Comic book "time" and the real world don't often sync up. Unless you're the "Gasoline Alley" comic strip, it makes sense to not do so, because you run the risk of aging out your cast if the series runs for a while. That said, I will admit that I found myself raising an eyebrow at "Lobster Johnson: A Chain Forged in Life," the new one-shot from Mike Mignola, John Arcudi, Troy Nixey and Kevin Nowlan. While I always welcome new comics from these creators, it does feel a bit strange for a comic released the last week of July to have a Christmas theme.
The plot is fairly straightforward, as criminals grab a street corner Santa Claus as a hostage to try and keep themselves safe from Lobster Johnson but, of course, the Lobster always gets his targets one way or another. Once you remove the charm of a Christmas theme, there's honestly not a lot to "Lobster Johnson: A Chain Forged in Life." Lobster Johnson stalks the criminals one by one, while some of them torture poor Santa until he finally snaps and makes a stand. It's very by-the-book material here, with no real twists or excitement that jumps out at the reader.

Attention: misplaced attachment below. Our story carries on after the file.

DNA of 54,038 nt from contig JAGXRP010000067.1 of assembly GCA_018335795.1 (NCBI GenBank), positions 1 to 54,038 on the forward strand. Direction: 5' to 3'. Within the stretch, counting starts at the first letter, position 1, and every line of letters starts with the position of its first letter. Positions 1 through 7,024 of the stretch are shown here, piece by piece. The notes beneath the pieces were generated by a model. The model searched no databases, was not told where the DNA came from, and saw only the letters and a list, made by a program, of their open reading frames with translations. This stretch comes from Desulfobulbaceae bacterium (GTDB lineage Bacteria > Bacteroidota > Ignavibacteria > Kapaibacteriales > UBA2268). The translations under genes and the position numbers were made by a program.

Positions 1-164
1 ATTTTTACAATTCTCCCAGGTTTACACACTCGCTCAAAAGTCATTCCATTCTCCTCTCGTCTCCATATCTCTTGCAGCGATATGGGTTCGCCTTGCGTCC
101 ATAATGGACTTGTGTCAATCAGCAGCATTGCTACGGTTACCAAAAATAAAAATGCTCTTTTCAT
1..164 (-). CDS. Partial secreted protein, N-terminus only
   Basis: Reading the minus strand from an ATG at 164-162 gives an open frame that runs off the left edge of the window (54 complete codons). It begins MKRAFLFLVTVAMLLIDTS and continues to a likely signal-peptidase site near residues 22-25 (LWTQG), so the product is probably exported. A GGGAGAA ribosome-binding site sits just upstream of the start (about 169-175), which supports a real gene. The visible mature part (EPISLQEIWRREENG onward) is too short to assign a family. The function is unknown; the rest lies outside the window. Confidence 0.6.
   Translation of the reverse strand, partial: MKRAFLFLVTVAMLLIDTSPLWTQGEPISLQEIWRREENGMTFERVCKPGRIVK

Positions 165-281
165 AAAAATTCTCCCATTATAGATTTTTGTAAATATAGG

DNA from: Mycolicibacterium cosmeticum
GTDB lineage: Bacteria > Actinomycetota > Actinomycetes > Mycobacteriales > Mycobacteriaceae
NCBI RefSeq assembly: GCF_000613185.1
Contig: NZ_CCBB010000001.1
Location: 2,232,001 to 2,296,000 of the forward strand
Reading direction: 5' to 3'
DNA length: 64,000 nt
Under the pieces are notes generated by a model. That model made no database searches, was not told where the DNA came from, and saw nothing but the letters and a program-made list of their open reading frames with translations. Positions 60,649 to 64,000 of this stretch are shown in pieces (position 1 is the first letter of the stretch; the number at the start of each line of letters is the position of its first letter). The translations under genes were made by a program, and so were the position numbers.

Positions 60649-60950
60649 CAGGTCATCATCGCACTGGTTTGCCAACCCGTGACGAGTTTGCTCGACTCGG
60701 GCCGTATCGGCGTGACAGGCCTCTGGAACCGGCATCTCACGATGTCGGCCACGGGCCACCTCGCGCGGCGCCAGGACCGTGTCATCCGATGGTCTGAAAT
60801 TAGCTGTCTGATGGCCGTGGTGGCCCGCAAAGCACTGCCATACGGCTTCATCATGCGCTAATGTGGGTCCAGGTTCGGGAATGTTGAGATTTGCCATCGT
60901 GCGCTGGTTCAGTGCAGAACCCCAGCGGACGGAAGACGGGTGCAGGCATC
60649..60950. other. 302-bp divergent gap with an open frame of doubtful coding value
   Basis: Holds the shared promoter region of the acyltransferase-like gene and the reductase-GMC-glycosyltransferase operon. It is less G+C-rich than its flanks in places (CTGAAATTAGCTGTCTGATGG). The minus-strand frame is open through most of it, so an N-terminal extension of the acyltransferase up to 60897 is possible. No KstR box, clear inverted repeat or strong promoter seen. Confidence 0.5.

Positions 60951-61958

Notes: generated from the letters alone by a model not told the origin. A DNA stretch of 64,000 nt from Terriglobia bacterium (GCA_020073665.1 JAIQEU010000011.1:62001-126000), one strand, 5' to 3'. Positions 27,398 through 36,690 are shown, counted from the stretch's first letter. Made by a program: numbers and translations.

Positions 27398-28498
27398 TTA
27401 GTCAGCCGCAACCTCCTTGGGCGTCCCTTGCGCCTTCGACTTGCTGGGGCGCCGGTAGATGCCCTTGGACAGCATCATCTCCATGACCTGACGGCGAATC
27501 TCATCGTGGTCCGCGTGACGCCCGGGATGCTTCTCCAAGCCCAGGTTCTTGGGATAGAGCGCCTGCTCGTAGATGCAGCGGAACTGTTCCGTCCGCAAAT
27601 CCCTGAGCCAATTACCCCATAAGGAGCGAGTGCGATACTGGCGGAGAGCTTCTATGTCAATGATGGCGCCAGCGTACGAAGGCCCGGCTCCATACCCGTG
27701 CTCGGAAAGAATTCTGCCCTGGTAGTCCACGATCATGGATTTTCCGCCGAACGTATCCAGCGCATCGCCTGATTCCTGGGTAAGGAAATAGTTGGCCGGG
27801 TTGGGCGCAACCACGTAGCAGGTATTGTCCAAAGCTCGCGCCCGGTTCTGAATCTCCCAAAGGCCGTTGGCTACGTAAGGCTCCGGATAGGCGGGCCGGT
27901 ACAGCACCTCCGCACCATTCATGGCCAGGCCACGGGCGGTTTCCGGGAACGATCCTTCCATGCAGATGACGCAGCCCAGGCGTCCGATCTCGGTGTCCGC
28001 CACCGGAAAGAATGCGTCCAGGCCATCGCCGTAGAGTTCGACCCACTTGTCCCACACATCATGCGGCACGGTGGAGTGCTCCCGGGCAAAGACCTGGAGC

That leaves it to the art to do the heavy lifting. Both Nixey and Nowlan are incredibly talented artists, but neither of them turns out anything especially mind-blowing here, either. Nixey has a few moments that do look particularly nice, like the panel with the train engine toy being tossed into the flames. The fire has a real texture to it, almost like a hand as it moves itself around the edges of the toy. On the whole, though, it's just solid pages that you can't broker any complaints about, but don't stand out either. Nowlan draws the first and last pages and they're really handsome -- he draws this perfect combination of realistic and cartoonish all melded into a single character -- but there's also nothing in those two pages that really plays to Nowlan's strengths of drawing jaw-dropping scenes.
This comic is by four very talented creators, but none of them seem to bring anything extraordinary on these pages. That's a real shame; I was expecting something larger than life and enthralling but, ultimately, "Lobster Johnson: A Chain Forged in Life" is the very definition of average.